In my recent Not-For-Profit newsletter, Questions and Concerns Board Members Should Consider in the Current Environment, I shared some items and questions that not-for-profit organizations should consider in 2021.
We then shared Questions and Concerns Board Members Should Consider in the Current Environment – Cybersecurity, a blog from Mishaal Khan, Cybersecurity Practice Leader and Solution Architect at Mindsight, on the items organizations should consider regarding cybersecurity.
Today's blog, authored by Jim McColl, Clare Golla and Margaret Borrasso, financial and wealth advisors at Bernstein, focuses on the issues related to fiduciary responsibilities and investments that board members should consider during a time of transition.
CRITICAL ISSUES FOR NOT-FOR-PROFIT ORGANIZATIONS IN A TIME OF TRANSITION
Is fiduciary duty subject to change as the economic and investment landscape shifts? The answer is no. Responsibility remains the same, but the fiduciary duty itself may require that decisions made by fiduciaries change with the environment. Now may be one of those times.
Having experienced enormous uncertainty from a policy, economic and capital markets perspective, we now look toward transition on all fronts. Looking ahead these are some of the best practices for fiduciaries of not-for-profit organizations.
- The Cash Conundrum
- Issue: Investors, including not-for-profits, are holding historically high levels of cash for a variety of reasons.
- Questions Fiduciaries Should Be Asking Themselves: How much cash is enough? And, in a historically low-interest-rate environment where cash may not likely keep pace with inflation, how much cash is too much?
- Solutions to Consider: Bernstein provides a framework to assist fiduciaries in making more informed cash-management-related decisions. Read more in Bernstein's recent blog.
- Investment Policy in a
- Issue: Expectations of returns across traditional publicly-traded asset classes are low. Volatility is higher than it has been historically.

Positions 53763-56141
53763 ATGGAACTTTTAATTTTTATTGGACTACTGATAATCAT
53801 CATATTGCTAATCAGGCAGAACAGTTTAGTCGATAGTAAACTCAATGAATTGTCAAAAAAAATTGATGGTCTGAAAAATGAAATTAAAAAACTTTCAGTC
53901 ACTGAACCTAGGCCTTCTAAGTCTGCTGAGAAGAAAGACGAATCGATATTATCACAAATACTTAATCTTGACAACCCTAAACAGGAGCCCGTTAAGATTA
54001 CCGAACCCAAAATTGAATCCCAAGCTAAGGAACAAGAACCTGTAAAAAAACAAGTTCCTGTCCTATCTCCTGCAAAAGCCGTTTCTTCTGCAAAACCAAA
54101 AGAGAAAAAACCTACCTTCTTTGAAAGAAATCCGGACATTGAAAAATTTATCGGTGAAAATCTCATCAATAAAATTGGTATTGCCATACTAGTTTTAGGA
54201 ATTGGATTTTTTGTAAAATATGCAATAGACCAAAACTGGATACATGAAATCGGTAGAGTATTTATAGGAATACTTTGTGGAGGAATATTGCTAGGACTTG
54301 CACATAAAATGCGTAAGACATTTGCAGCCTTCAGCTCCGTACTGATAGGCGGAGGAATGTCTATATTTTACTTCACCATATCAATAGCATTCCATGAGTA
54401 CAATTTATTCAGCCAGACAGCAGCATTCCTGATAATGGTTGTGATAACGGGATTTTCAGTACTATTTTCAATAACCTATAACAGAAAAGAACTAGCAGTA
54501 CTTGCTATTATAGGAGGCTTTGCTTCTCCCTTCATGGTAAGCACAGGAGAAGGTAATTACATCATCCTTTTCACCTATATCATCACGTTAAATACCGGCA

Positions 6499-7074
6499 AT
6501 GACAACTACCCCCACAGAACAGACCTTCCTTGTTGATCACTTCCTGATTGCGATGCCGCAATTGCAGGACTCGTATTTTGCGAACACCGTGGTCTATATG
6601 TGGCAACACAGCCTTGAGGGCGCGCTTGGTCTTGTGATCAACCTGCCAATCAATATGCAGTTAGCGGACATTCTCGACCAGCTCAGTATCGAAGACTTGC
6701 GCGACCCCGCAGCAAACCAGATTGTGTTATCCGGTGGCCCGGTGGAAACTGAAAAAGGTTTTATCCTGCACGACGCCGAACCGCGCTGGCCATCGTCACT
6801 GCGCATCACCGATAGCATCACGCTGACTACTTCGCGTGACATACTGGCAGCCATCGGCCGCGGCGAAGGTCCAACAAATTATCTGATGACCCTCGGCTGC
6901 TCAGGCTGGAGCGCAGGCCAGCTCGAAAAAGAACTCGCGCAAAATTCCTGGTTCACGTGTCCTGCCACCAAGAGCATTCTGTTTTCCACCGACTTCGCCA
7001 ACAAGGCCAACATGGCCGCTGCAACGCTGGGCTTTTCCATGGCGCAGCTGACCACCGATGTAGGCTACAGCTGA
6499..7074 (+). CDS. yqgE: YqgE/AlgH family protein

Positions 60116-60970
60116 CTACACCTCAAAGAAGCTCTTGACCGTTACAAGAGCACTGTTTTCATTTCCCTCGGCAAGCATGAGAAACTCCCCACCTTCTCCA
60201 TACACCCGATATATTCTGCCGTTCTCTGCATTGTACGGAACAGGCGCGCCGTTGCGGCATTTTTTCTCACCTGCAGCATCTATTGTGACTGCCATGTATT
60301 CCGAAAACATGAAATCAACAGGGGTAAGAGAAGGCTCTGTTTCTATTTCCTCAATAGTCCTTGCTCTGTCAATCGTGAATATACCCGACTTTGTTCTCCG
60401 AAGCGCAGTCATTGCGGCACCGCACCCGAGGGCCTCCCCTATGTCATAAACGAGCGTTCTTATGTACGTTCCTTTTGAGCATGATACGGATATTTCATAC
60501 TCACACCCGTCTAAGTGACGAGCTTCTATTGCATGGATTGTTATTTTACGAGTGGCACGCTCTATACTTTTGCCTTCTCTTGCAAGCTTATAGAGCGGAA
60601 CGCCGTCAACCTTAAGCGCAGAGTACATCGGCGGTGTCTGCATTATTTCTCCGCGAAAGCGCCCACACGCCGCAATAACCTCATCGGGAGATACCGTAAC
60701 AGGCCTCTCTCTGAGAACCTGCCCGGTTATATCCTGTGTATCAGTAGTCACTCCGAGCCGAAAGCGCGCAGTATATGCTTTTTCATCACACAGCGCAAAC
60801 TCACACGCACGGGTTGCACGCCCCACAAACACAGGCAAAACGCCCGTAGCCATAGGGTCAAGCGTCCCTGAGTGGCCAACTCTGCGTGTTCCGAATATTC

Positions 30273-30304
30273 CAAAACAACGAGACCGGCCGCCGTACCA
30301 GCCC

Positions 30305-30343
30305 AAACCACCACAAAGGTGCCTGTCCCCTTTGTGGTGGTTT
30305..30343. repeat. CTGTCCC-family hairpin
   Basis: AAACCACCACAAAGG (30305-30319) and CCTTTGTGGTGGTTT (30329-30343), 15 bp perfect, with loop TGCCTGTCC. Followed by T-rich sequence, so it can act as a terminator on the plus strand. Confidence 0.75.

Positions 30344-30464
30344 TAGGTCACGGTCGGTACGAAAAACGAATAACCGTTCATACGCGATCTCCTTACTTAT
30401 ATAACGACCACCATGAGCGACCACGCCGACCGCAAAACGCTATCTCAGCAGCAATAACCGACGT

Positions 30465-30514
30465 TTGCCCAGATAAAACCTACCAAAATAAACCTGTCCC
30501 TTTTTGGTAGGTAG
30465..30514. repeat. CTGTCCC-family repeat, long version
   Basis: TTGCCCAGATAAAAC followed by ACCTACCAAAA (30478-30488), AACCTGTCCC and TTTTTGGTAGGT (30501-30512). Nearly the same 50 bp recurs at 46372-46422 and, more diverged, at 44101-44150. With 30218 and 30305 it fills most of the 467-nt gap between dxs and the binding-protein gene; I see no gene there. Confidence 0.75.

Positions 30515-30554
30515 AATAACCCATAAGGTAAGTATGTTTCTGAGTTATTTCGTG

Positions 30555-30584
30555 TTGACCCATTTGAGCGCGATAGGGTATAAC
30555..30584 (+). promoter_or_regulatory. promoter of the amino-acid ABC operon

- Questions Fiduciaries Should Be Asking Themselves: How are we defining success? How are we measuring success? How should we, as not-for-profit fiduciaries, position our portfolio to be successful looking ahead?
- Solutions to Consider: Align the portfolio with the mission by investing responsibly and accounting for it in the organization's investment policy statement. Incorporate alternative investments leveraging best practices and avoiding potential pitfalls from the field, as outlined in further detail here in a Bernstein blog. (Foundation-specific solution to consider: Have we explored Program Related Investments (PRI)? Stay tuned. Bernstein PRI thought leadership is in the works.)
- The Role of Fundraising and
- Issue: The fundraising landscape is not immune to the vast uncertainty of last year or the transitions on the horizon. Not-for-profit organizations that already run so lean need to boost the efficiency and effectiveness of their development strategies and adapt them to be appropriate for our rapidly-changing world.
- Questions Fiduciaries Should Be Asking Themselves: What is fundraising's role when considering current and future cash flow? What is the board's involvement in fundraising? How are you communicating your mission internally and externally at a time of transition?
- Solutions to Consider: Engage in strategic fundraising conversations around donor development and design an action plan. Discern how to call on your board of directors and activate other top advocates. Reevaluate the structure of the board's committee. It all starts with board engagement and donor development: Who do you need/want to talk to? What do you say once people are listening? How do you make effective asks in this environment?
The content of this article is intended to provide a general guide to the subject matter. Specialist advice should be sought about your specific circumstances.